Satellite Session | HALF DAY Workshop

Creating Incentives for Greater University Engagement
​in Global Health Implementation Science

​​
CUGH PRE-CONFERENCE HALF DAY WORKSHOP​​

Thursday March 15, 2018
1:00am - 5:00pm
Room: Lincoln

New York Hilton Hotel - Midtown
New York, NY



REGISTRATION
  • Registration is free but required.
  • Registration for the satellite session is separate from registration for the CUGH conference.


SATELLITE SESSION ORGANIZERS
  • USAID Health Evaluation and Applied Research Development (HEARD) Project at University Research Co., LLC


SATELLITE DESCRIPTION
Implementation Science (IS) depends on partnerships that include research, implementation, and policy stakeholders. The HEARD Project engages university partners to provide technical and methodological guidance as integral parts of multi-stakeholder research teams. Fully leveraging university partners, however, requires working closely with academic institutions to understand and re-shape incentive structures that present challenges to university participation in IS partnerships. While academic environments excel at nurturing scientific rigor, academic promotion and tenure policies incentivize publications rather than demonstrated uptake of research findings to improve health policies and programs. In this context, it can be difficult for university-based researchers to prioritize sharing of real-time data and rapid evidence synthesis with decision-makers.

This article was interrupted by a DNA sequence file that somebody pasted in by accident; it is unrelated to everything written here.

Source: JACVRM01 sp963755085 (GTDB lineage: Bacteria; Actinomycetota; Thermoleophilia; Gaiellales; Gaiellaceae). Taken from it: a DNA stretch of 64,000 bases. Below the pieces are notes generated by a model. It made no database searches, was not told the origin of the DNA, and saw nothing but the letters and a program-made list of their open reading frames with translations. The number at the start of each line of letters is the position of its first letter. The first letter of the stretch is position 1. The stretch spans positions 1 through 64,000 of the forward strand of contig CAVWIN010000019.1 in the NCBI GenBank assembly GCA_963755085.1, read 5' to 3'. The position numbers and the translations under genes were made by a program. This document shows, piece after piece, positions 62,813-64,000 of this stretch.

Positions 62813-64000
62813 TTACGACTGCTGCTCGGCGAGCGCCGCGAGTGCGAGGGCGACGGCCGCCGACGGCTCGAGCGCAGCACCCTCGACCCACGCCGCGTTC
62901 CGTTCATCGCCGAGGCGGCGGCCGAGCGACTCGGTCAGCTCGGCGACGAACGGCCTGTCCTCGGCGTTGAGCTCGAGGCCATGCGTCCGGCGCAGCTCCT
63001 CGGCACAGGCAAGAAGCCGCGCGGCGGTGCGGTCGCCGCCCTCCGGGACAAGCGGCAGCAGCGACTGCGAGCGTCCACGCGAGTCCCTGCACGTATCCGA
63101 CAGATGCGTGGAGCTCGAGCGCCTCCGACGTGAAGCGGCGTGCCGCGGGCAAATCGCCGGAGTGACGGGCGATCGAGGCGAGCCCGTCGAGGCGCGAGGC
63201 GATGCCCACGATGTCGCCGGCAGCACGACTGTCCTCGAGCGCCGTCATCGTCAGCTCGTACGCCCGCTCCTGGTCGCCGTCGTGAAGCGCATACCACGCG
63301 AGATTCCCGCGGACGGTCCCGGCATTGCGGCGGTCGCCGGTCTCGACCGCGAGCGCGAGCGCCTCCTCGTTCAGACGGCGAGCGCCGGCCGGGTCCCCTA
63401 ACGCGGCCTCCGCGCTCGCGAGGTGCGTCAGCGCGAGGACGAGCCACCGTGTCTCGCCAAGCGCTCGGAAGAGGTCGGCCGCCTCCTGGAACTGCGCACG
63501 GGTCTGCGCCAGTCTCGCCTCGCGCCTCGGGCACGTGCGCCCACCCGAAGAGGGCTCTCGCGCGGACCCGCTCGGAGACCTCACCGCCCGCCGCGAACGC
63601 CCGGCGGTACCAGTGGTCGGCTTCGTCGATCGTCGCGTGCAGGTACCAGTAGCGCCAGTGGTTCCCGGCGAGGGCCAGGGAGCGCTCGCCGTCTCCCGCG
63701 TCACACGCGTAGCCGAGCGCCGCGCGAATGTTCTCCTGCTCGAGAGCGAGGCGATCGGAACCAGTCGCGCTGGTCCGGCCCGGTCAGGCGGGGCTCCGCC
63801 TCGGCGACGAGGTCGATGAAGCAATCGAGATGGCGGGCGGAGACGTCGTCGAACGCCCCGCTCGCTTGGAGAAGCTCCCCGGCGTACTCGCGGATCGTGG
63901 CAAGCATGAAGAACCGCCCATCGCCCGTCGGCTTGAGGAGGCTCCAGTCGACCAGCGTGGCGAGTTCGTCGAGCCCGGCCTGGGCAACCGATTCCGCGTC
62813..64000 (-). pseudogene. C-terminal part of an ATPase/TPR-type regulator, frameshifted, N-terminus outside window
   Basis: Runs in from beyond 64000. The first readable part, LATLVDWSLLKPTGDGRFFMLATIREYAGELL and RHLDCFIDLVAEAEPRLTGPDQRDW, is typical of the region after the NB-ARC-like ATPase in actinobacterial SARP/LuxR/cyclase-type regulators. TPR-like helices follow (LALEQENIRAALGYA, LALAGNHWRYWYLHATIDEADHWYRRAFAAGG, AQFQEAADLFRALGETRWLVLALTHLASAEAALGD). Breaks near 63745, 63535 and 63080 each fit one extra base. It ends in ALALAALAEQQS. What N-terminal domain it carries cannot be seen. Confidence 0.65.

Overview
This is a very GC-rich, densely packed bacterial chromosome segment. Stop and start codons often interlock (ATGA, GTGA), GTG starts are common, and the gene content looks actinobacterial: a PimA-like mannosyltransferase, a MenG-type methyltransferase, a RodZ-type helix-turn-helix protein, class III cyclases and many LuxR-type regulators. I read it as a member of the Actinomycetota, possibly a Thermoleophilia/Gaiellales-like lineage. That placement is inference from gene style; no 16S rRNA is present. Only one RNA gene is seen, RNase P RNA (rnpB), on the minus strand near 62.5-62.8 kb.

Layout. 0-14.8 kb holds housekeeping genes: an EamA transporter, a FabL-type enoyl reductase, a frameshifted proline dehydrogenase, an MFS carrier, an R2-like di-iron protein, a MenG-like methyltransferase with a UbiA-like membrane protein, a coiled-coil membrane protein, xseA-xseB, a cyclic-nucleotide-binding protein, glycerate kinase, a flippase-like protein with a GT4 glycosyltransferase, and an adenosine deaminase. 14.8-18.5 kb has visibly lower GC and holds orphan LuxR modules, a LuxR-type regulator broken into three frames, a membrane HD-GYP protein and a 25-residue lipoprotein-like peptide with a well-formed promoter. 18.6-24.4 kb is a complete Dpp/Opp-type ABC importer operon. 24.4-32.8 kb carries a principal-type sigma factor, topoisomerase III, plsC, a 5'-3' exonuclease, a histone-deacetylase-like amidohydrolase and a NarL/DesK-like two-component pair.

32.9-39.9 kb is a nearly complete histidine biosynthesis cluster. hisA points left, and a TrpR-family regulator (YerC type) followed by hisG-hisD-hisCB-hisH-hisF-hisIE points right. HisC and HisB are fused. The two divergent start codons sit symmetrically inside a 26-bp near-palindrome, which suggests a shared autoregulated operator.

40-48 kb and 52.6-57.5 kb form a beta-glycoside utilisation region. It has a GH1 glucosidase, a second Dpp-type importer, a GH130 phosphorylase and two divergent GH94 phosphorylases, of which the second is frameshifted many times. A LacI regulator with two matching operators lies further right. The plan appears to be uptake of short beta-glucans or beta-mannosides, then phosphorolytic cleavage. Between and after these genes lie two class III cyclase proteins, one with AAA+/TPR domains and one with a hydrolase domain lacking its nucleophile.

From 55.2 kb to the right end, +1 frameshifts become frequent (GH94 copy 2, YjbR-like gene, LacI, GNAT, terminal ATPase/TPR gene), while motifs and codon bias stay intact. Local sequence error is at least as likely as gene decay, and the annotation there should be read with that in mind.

In this session, we will convene IS stakeholders for a session featuring brief presentations and a moderated discussion on the conceptual and practical considerations of challenges to university participation in IS partnerships as well as opportunities to overcome those challenges.
  


SESSION OBJECTIVES
The session will seek to accomplish the following objectives:

  • Convene a critical discussion among university and non-university stakeholders in global health on incentive structures that pose challenges to full engagement of universities in implementation science partnerships. 

  • Share examples of how teaching and research incentives have been aligned with the demands of implementation science to successfully leverage the methodological and technical strength universities bring to implementation science partnerships. 

  • Detail a specific implementation science partnership through which university partners have supported capacity-building among policymakers and students in rapid evidence review methods , including how best to translate rapid review findings into policy and practice.